“Dedicated, strategic-thinking and meticulous store manager with comprehensive experience managing a staff of over 40 employees, relationship-building resulting in a loyal personal customer base of 25 high-revenue clients and profit channel growth. Self-motivated leader with expertise in expanding network connections, persuasively introducing products, customer service, inventory control and projections, vendor relations and territory development. Talented at identifying customer needs to deliver effective solutions.”
This summary statement is packed with specific accomplishments and skills that directly respond to an employer's requirements for a store manager position. This statement provides a much more detailed description of the applicant.
If you deem your career situation demands a career objective instead, check out this example:
“Trustworthy and reliable store manager with a degree in retail merchandising, seeking a full-time position at your store. Acquainted with successful sales strategies and promotional ideas with a year of experience at Cloud Nine Superstore where I was top selling agent for 5 consecutive months.”
If you want to write an impactful career objective, follow these tips:
- Downplay your perceived limitations i.e., having no experience, gaps in employment or changing careers by contrasting with a positive quality such as up-to-date knowledge from a recent degree, transferable skills from other jobs or a newfound motivation.
- If lacking formal experience, make sure to pack your objective with key skills the employer is looking for in a candidate. Study the job ad to figure out which skills you should emphasize.
- Mention any degrees, certifications, special courses, training or official experience you have that can show the employer you have practical knowledge of the job.
2. Display a diverse skill set.
The skills section in your resume should display six to eight skills that accurately describe your abilities to perform the job at hand. The question of how to build the skills section in your resume depends on the format you choose.
Chronological and combination resumes have skills section that consist of the bulleted list you're most likely used to seeing. Functional resumes instead have an expanded skills section where you list three main skills and support them with descriptions of accomplishments that demonstrate your abilities.
This example will help you visualize a functional skills section entry, so you can create one if you decide to do so:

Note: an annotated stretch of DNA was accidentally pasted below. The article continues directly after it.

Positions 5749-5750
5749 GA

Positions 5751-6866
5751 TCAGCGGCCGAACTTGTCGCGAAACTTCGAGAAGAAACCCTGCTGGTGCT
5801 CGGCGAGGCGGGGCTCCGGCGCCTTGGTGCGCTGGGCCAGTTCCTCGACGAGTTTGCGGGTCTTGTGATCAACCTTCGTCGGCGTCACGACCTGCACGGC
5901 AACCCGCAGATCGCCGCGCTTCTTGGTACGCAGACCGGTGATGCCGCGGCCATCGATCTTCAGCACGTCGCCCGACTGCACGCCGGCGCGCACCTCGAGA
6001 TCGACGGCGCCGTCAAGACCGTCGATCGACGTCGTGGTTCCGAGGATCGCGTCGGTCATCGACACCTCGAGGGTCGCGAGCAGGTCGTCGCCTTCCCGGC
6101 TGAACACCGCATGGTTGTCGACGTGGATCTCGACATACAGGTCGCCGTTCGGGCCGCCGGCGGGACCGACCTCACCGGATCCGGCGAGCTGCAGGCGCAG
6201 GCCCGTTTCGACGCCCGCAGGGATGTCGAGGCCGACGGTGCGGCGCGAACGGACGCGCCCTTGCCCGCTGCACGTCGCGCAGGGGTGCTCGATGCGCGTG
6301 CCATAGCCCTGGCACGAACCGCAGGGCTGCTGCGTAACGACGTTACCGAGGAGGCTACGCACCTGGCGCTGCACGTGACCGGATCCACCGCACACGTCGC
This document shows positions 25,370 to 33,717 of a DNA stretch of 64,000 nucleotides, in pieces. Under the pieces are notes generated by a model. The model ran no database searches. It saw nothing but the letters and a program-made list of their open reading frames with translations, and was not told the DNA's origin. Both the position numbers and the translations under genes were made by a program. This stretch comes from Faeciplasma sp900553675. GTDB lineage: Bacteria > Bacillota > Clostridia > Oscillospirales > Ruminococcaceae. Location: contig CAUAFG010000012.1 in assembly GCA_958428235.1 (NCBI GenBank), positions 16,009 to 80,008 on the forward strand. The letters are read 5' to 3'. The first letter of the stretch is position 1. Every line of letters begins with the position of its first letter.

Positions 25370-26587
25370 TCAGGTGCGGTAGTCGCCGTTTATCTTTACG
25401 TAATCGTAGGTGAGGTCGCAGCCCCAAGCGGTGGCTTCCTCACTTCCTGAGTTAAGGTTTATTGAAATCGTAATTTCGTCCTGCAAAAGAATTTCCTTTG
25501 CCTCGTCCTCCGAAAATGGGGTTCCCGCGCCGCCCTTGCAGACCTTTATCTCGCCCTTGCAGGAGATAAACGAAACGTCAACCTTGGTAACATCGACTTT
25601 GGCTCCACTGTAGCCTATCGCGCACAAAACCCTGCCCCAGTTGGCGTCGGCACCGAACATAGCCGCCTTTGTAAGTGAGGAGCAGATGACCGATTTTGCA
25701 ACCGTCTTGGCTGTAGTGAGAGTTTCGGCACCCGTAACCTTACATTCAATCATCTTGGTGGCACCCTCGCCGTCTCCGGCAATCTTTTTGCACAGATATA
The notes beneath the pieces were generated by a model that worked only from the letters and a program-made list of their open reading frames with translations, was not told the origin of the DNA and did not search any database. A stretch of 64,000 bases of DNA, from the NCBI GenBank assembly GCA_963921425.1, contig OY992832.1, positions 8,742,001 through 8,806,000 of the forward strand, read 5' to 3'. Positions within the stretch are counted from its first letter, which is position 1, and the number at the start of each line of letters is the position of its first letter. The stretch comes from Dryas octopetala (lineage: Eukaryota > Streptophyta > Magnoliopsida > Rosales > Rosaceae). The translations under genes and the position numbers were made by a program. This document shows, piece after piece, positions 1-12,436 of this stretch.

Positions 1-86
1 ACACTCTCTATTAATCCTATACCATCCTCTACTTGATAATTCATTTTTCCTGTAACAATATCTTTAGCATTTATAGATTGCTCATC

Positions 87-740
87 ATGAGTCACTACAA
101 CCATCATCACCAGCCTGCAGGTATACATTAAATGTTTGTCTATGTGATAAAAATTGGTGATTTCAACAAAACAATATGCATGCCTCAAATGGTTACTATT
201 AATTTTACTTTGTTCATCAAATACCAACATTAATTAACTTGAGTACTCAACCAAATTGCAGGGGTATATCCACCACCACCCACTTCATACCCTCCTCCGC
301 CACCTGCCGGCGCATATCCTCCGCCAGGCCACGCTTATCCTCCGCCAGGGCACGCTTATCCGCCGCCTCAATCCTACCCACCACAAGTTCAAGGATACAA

- Maintained proper product levels and inventory controls for merchandise and organized the backroom to facilitate effective ordering and stock rotation.
- Analyzed financial statements and studied advertising strategies to decide profitability ratios.
- Coordinated 60% of office operations and kept the store in compliance with security procedures and company standards.
We suggest displaying a balanced mix of your soft, hard and technical skills, demonstrating the range of your store managing skills to potential recruiters. Learn what each skill type means and browse through our skills examples to pick some for your resume:
Soft Skills define the personal abilities you apply to your job to complete tasks more efficiently and collaborate with team members or clients. A store manager could have any of the following soft skills:
- Assertive communication
- Team leadership
- Conflict management and resolution
- Executive decision-making
- Attention to detail
Hard skills display the job-specific skills you've acquired through formal training, education or on-the-job experience. You can add the following hard skills to your store manager resume:
- Employee management and training
- Sales expertise
- Vendor management
- Operations management
- Expert in POS system
- Bank deposit procedures
- Inventory administration
- Profit maximization
- Loss prevention
- Visual merchandising
- Creation of promotional materials
- Cash register skills
- Cash management
Technical skills refer to your ability to use the digital tools and technologies of your industry. For example, some common technical skills for your store manager resume are:
- Technical know-how for operating computers, laptops or tablets.
- Proficient in budgeting, accounting, payroll and database management software.
- Acquainted with various digital transaction tools like UPI, e-wallets and payWave.
3. How to display your work history?
Your work history section records your career trajectory and progression in a reverse-chronological order starting from your recently held position. Your work history promotes your professional exposure and skills, asserting your eligibility for the role.
Regardless of the format you choose, your work history should display:
- The job roles you’ve held with separate entries.
- Each entry displaying your designation or job title at the previous workplace, the employer’s name and duration of employment.
- Descriptive account of professional accomplishments and achievements under each section.
This comparative example will help you better understand the representation of the work history section:
- Operational performance management.
- Promoted new merchandise.
- Promoted team collaboration, performance management.
Although this example mentions the store manager's duties, it fails to give a descriptive account of how the candidate achieved them.